• Gisèle Schembri

Pressure - A Word We Shouldn't Accept

I have yet to be ever searching for a job and not come across the phrase ‘must work well under pressure’.

The very fact that the sentence must be included with the requisites for a job shows that it is something that does not come naturally to all and of course it doesn’t, if it were it wouldn’t be pressure at all!

The word pressure means ‘an exertion of force’ and here are all the adverts asking for people willing to be submitted to forceful (and therefore unnatural) requests in order to be eligible for a job. It’s there in black on white, and the Human Resources manager will willingly remind you of it any time you ‘dare’ complain that the job is stressful. Again, stress seems to have become a ‘must have’ in our First World lifestyle.

Well news is, we don’t all accept this pressure. We don’t all condone stress. Only, as with anything else, the strength is in numbers and in union and there is little of that around when it comes to talking about and fighting for what is right. Instead, most people are unfortunately in a place where they fear speaking up because as a rule, speaking up will emarginate them or even worse, lose them their job. Let’s be logical here. Most of the time leaving a job where you had to speak out against pressure is no loss is it? Not to the human inside at least. However it is also understood that a job is ultimately the most ‘normal’ though not natural way to earn money with which to survive and most people would refuse to jeopardise even a shitty job just because there seems to be no other way out.

The word ‘pressure’ is at times misused. There is no harm in working longer hours at a job if it is your dream come true and you are actually enjoying it. So that is NOT actually pressure on the job. Pressure refers to the point where the body, mind and spirit of a person, as well as the heart (ie emotions) will suffer. Pressure intrudes on well-being, on enough time away from work to regenerate the body, to manage to sleep soundly at night and to have time for all else.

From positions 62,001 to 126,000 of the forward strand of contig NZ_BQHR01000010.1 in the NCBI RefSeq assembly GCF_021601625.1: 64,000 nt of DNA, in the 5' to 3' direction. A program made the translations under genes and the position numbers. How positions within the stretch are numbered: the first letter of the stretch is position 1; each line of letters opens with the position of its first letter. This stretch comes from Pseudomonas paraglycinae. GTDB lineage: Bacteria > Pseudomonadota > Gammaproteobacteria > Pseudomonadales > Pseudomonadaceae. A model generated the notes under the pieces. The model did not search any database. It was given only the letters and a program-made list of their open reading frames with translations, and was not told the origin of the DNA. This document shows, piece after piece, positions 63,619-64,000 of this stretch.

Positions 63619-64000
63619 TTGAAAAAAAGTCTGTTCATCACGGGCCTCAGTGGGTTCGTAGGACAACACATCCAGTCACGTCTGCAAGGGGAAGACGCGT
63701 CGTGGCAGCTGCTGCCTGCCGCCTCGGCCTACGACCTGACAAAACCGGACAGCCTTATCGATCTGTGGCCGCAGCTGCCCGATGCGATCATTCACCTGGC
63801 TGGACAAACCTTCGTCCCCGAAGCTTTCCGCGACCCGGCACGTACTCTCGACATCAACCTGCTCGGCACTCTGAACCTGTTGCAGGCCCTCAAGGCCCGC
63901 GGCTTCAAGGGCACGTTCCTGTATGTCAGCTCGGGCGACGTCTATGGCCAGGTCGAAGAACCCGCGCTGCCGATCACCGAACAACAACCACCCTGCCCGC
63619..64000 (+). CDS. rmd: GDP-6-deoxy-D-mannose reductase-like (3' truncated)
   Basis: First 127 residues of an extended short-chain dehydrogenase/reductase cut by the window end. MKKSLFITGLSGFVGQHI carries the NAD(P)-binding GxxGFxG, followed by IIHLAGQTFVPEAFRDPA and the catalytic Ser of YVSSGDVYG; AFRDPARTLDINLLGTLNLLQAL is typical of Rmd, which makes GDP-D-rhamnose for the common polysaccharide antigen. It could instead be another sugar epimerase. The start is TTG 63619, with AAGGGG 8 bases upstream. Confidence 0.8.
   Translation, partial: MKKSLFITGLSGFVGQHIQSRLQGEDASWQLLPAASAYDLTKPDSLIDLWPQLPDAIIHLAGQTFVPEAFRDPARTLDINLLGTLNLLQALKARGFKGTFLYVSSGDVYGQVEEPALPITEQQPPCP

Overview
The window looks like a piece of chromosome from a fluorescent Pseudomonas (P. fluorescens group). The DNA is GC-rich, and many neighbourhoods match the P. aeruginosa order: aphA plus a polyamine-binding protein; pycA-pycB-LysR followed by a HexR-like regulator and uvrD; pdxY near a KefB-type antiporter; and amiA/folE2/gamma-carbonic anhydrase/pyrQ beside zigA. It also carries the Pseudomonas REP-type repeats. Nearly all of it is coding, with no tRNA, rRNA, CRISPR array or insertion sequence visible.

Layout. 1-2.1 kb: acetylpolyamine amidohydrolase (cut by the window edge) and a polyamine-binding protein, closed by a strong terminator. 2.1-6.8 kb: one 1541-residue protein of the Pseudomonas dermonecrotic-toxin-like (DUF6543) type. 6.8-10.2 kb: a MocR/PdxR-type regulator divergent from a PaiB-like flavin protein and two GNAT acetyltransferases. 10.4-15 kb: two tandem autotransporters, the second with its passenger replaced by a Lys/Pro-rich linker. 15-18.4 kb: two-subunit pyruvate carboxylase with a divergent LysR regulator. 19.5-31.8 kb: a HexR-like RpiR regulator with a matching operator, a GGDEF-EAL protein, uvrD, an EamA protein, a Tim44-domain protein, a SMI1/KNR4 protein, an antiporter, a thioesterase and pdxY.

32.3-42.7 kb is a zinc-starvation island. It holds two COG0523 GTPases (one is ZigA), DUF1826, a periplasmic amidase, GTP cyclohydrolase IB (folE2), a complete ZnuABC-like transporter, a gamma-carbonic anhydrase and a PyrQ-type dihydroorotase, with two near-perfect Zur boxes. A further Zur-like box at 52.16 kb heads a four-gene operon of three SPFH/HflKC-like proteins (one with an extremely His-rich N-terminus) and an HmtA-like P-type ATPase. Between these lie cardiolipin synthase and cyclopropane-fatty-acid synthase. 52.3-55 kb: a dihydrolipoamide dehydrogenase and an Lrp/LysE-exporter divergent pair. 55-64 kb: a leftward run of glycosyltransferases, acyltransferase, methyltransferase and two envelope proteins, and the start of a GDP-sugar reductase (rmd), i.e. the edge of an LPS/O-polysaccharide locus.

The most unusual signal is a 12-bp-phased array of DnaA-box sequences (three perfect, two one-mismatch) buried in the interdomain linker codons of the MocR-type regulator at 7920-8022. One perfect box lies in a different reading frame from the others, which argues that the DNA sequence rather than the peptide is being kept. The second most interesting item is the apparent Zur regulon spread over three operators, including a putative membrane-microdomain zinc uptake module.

Employers nowadays seem to feel that their employees should feel grateful for having the job. In a perfect world, yes, we would all have our preferred employment which doesn’t feel like work at all. Even if that is not the case, it benefits us to think of the positive sides of it, including that it pays our bills and puts food on the table, seeing as we do live in money communities. However gratitude need not extend to acceptance of bad work conditions, such as I have seen and experienced first hand in all three of my last jobs.

You are not ungrateful for feeling upset any time your boss dangles a promotion in front of you only to find out it does not exist. You are in no way asking for too much should you choose to sit down during your continuous seven hour shift whilst there are no customers in the shop you are serving. And definitely, you are not ungrateful for speaking up about being made to work a fifty hour week with no overtime pay when your contract clearly states that you work thirty-nine.

All in all, don’t feel that you have to accept the unacceptable. ‘Pressure’ is a word no employee should accept.

Image by S. Hermann & F. Richter from Pixabay


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